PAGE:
Prospect Files: Michael Garciaparra

Michael Garciaparra has faced the pressure of living up to both his last name and his high draft selection over the course of his first two pro seasons. But just when it looked like the soon-to-be 21-year-old shortstop might buckle under the stress, he busted out with a big second half last season that opened the eyes of the Mariners brass. Become an subscriber, and learn more about the promising signs that point to a breakout season for Garciaparra in 2004.

Position: Shortstop
Born: April 2, 1983
Place: Scottsdale, AZ
Bats: R
Throws: R
How acquired: Selected by the Seattle Mariners in the 1st round (36th) of the 2001 First-Year Player's draft. The draft choice was the one that the M's were given as compensation for Alex Rodriguez's free agent departure to Texas.

Michael Garciaparra had but one guarantee after being drafted in 2001. He wasn't guaranteed a multi-million dollar contract, any World Series rings or MVP's, or even any level of success. He was guaranteed an everyday comparison to his older brother Nomar, an all-star shortstop for the Boston Red Sox.

The younger Garciaparra wasn't signed early enough after the 2001 draft to see any time that summer. The first taste of pro baseball would be the Arizona Rookie League with the Peoria Mariners in 2002.

The 19-year-old, who chose to sign with the M's over a soccer scholarship offer from Tennessee, hit a solid .275 in 46 games with Peoria and showed flashes of the top tools he was drafted for. The strikeout totals were a bit high (42 in 160 a-bats) but nothing extremely alarming for a first-year player. Overall his stay in Peoria was successful.

Late in the 2002 season, Garciaparra was served a cup of coffee with the Everett Aqua Sox in the Northwest League, where he seemed highly overmatched. The teenager logged strikeouts in nearly half of his plate appearances and clearly had his winter work cut out for him. This came to no surprise to the M's, however, due to Garciaparra missing his senior baseball season after sustaining a football injury.

The M's started Garciaparra in the Midwest League in 2003 as the starting shortstop for the Wisconsin Timber Rattlers. The struggles continued at the plate and to a lesser extent in the field for Garciaparra. Heading into mid-season he carried an average just over .200 and was staring a possible demotion right in the eye. The possibility of Garciaparra being sent to Everett or being benched for a long period of time was hovering when the light suddenly switched on.

Garciaparra went on a tear, hitting well over .300 for a three-week stretch. His hot-hitting moved him up to the No. 2 spot in the batting order, a stark contrast from his usual spot at the 7, 8, or 9 spots. The strong finish to 2003 resulted in a more respectable final stat-line as the 20-year-old finished hitting .243 with two homeruns and 38 RBI. He added 14 steals and sharpened his defense after the all-star break as well. The 80 strikeouts in over 500 plate appearances was a vast improvement over the previous season and showed he has the ability to make marked progress.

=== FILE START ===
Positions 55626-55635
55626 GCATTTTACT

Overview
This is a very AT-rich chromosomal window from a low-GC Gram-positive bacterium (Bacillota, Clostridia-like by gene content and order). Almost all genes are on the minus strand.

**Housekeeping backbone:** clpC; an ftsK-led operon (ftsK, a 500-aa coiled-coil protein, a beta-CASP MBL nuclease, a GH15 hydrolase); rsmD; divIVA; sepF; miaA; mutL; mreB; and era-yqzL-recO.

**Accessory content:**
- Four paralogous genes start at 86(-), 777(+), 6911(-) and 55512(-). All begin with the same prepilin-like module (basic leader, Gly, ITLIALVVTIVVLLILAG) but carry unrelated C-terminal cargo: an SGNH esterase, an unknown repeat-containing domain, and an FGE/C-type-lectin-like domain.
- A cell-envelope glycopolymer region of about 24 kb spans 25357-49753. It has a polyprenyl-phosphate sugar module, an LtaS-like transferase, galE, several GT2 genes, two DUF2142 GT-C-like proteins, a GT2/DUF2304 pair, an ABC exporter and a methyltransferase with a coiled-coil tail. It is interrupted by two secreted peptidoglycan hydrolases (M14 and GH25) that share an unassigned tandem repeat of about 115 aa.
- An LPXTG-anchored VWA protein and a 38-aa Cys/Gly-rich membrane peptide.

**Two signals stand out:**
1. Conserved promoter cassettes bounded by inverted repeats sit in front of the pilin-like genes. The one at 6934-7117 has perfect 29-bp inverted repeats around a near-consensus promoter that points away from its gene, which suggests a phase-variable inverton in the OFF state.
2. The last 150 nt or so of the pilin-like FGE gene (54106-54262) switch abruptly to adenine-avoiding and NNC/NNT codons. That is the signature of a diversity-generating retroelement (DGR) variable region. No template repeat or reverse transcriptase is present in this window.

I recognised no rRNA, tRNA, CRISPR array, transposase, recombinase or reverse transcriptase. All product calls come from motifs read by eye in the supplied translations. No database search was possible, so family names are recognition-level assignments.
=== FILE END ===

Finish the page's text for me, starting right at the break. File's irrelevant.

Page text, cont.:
Look for Garciaparra to start the 2004 season playing shortstop with the Inland Empire 66ers of the California League and possibly see time at a few other positions as well. The glutton of shortstops in the system might push one or two of them to slide over to third base, second base or even the outfield. Garciaparra has the speed and arm to play any position on the field and is fully capable of making the necessary adjustments should the M's decide to experiment.

TOOLS: Grading Scale

Stick: 40+
Garciaparra has the physical skills to turn into an average to above-average hitter and could develop gap power. Thus far that has been lacking but the impressive second semester in 2003 was a positive sign for the future.

Glove: 50+
Garciaparra's throwing arm is well-above-average as is his range. At times he has had issues making the routine play or trying to make a play that wasn't there. Another step in the right direction in 2004, and his defense should be on the right track.

Speed: 60+
Baserunning is not going to be much of a problem for Garciaparra. With well-above-average speed and solid instincts on the basepaths he is capable of turning the natural speed into an offensive weapon. Still learning how to read pitching is always a factor for younger prospects and that's no different with Garciaparra.

MLB ETA: 2007 (September)

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